We think it's important to share our findings

Our research is published in peer-reviewed journals, books, and conference proceedings

Publications

Effect of a dual task on quantitative Timed up and Go performance in community-dwelling older adults - A preliminary study

Authors

Smith, E., Walsh, L., Doyle, J., Blake, C.

Published in

Geriatrics and Gerontology International

Type

Journal

Year

2016

What have women got to do with men’s sheds?

Authors

Foley, A., Carragher, L & Golding, B

Published in

Journal of Gender Studies

Type

Journal

Year

forthcoming

This paper proposes the introduction of a gender perspective in explaining the rapid growth of men’s sheds—a theoretical perspective that has been missing in the debate about older men and informal learning in the community. Gender relations have an important role in explaining the development of community education in Ireland, but it is a critical and neglected process in explaining learning transitions by older men. We also present empirical findings for a national study of men’s sheds in Ireland together with qualitative data from interviews with older women involved in men’s sheds in Ireland.

The Reliability Of The Quantitative Timed Up And Go Test

Authors

Erin Smith, Lorcan Walsh, Julie Doyle, Catherine Blake

Published in

Gait and Posture, 43

Type

Journal

Year

2015

The timed up and go (TUG) test is a commonly used assessment in older people with variations including the addition of a motor or cognitive dual-task, however in high functioning older adults it is more difficult to assess change. The quantified TUG (QTUG) uses inertial sensors to detect test and gait parameters during the test. If it is to be used in the longitudinal assessment of older adults, it is important that we know which parameters are reliable and under which conditions. This study aims to examine the relative reliability of the QTUG over five consecutive days under single, motor and cognitive dual-task conditions. Twelve community dwelling older adults (10 females, mean age 74.17 (3.88)) performed the QTUG under three conditions for five consecutive days. The relative reliability of each of the gait parameters was assessed using intra-class correlation coefficient (ICC 3,1) and standard error of measurement (SEM). Five of the measures demonstrated excellent reliability (ICC>0.70) under all three conditions (time to complete test, walk time, number of gait cycles, number of steps and return from turn time). Measures of variability and turn derived parameters demonstrated weak reliability under all three conditions (ICC=0.05-0.49). For the most reliable parameters under single-task conditions, the addition of a cognitive task resulted in a reduction in reliability suggesting caution when interpreting results under these conditions. Certain sensor derived parameters during the QTUG test may provide an additional resource in the longitudinal assessment of older people and earlier identification of falls risk.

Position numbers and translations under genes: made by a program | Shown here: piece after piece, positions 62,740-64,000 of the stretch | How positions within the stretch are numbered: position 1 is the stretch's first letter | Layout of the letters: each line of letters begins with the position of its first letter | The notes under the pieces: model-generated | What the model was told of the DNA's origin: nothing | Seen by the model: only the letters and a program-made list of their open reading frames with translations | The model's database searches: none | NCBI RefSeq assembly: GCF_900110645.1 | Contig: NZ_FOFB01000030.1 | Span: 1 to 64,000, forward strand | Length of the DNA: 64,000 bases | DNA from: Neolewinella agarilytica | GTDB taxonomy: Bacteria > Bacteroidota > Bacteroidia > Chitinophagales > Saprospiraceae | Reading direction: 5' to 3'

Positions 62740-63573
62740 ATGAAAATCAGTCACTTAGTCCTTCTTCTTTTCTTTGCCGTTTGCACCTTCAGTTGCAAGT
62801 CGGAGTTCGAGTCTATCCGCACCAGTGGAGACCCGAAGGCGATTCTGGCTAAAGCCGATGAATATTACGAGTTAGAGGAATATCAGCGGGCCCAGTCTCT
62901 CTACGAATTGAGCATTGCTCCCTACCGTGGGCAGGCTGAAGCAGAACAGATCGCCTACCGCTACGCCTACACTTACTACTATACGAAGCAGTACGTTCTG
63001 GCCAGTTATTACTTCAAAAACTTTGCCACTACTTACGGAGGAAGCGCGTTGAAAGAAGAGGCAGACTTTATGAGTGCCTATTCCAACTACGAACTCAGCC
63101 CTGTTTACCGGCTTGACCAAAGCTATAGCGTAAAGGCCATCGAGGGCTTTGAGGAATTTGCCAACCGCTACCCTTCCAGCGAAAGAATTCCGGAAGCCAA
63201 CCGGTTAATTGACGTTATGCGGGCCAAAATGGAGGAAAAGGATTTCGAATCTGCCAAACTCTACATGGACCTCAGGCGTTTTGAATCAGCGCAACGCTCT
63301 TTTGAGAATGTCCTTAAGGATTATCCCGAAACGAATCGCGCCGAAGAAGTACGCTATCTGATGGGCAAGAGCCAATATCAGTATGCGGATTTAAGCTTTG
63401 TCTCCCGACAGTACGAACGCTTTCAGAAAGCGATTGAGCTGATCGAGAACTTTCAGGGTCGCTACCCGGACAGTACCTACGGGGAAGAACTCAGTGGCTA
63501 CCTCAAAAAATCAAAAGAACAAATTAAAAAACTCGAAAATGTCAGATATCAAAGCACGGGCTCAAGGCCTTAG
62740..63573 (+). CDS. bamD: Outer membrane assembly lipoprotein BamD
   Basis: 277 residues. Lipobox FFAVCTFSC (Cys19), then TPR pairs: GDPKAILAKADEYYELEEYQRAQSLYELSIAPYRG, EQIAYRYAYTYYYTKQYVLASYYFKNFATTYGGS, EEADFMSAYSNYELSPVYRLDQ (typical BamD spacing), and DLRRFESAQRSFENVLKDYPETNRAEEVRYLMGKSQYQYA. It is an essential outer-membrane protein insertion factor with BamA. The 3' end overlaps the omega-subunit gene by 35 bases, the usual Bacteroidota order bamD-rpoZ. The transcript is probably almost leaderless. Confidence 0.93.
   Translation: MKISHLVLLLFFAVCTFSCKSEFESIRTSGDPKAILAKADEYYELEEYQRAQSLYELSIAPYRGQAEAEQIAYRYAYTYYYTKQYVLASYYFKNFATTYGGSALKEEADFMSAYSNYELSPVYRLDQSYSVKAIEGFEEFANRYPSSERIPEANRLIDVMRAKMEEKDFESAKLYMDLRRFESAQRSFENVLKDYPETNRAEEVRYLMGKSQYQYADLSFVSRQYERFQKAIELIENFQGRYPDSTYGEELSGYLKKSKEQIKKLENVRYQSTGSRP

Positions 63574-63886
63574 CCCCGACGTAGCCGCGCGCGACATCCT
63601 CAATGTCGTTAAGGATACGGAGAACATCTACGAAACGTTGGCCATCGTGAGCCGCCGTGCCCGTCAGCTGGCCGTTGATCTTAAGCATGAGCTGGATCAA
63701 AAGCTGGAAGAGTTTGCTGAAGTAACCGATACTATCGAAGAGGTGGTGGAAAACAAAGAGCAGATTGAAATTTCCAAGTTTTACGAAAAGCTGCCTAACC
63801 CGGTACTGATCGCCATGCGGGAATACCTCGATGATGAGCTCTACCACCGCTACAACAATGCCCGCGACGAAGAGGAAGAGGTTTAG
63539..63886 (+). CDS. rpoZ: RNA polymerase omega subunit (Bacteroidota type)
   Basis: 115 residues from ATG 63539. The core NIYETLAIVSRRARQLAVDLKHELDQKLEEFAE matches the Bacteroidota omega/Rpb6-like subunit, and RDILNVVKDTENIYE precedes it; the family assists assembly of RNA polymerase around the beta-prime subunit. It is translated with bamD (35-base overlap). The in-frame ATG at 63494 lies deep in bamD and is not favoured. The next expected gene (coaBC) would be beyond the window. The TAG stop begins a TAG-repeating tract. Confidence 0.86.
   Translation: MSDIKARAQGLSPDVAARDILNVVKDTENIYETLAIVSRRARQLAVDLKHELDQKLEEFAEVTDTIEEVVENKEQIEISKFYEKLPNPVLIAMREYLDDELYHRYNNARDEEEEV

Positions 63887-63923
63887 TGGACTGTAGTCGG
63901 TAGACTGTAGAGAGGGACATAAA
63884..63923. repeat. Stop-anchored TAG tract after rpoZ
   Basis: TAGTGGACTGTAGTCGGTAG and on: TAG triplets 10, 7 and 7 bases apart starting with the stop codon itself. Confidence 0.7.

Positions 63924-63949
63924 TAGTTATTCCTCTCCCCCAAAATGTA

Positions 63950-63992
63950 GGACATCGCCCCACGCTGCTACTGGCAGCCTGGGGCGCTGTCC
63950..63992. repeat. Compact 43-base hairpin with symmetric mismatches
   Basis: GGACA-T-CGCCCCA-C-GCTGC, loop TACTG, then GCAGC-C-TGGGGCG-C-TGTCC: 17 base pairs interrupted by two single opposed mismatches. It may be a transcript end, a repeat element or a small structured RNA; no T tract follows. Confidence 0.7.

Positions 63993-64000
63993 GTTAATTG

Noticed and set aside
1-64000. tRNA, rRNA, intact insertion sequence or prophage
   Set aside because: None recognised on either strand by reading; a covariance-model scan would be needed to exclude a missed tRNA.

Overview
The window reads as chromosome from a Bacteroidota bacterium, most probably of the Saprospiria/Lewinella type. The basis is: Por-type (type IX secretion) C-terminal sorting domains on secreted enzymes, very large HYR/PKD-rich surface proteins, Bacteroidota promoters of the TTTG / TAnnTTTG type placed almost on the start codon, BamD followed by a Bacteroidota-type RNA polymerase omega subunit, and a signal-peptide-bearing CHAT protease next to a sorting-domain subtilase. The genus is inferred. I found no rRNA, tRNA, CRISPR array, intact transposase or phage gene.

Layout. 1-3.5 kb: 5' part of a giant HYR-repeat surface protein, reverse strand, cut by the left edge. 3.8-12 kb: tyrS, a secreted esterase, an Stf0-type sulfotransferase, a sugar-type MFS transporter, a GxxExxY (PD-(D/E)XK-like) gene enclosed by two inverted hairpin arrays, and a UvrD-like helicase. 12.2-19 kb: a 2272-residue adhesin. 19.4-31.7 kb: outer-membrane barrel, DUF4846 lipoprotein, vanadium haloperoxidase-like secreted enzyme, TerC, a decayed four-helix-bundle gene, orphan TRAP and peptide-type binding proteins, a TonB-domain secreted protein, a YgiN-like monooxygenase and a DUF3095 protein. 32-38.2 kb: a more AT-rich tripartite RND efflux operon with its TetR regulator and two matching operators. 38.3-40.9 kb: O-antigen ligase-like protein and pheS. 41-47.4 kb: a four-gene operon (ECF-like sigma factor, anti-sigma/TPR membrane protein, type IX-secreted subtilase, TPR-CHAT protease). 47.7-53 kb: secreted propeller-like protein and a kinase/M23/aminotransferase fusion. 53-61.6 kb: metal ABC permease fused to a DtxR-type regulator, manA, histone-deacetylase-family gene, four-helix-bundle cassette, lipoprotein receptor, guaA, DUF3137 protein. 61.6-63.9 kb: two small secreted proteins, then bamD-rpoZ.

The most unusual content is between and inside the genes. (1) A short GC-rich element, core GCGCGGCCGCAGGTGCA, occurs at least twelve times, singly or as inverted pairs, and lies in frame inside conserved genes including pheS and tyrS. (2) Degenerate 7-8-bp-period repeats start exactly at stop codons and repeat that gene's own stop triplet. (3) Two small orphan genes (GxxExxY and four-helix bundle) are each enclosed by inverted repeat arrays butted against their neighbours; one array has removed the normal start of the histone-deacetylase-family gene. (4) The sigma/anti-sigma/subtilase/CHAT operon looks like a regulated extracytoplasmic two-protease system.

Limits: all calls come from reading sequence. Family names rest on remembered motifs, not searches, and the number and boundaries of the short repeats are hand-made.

The Loss of Social Network as a Precipitant of Bereavement Related Loneliness - Experiences of Older Adults

Authors

McConville, C., Carragher, L., McEvoy

Published in

Journal of Social and Personal Relationships

Type

Journal

Year

Under Review

This study investigated the views of a group of older Irish adults on the issue of loneliness, which is an individual’s negative interpretation of their social environment. The study sought to obtain participants’ views about the characteristics of loneliness, precipitating factors, and coping strategies of older people who have experienced loneliness. Of particular interest was the impact of the availability and/or loss of social connections and how this is interpreted by older persons within a loneliness context. Three focus group interviews were held with twelve older adults. Results showed loneliness to be a wholly negative experience, characterised by stigma and perceived as an unavoidable part of the ageing process. The reduction of the social network through bereavement was identified as a major contributing factor to the onset of loneliness, with aspects such as the loss of opportunity to share memories and an awareness of anticipated future loss highlighted as issues of particular concern for older people.

Stigma and dementia - Let’s talk about memory loss

Authors

Carragher L

Published in

Dementia

Type

Journal

Year

Under Review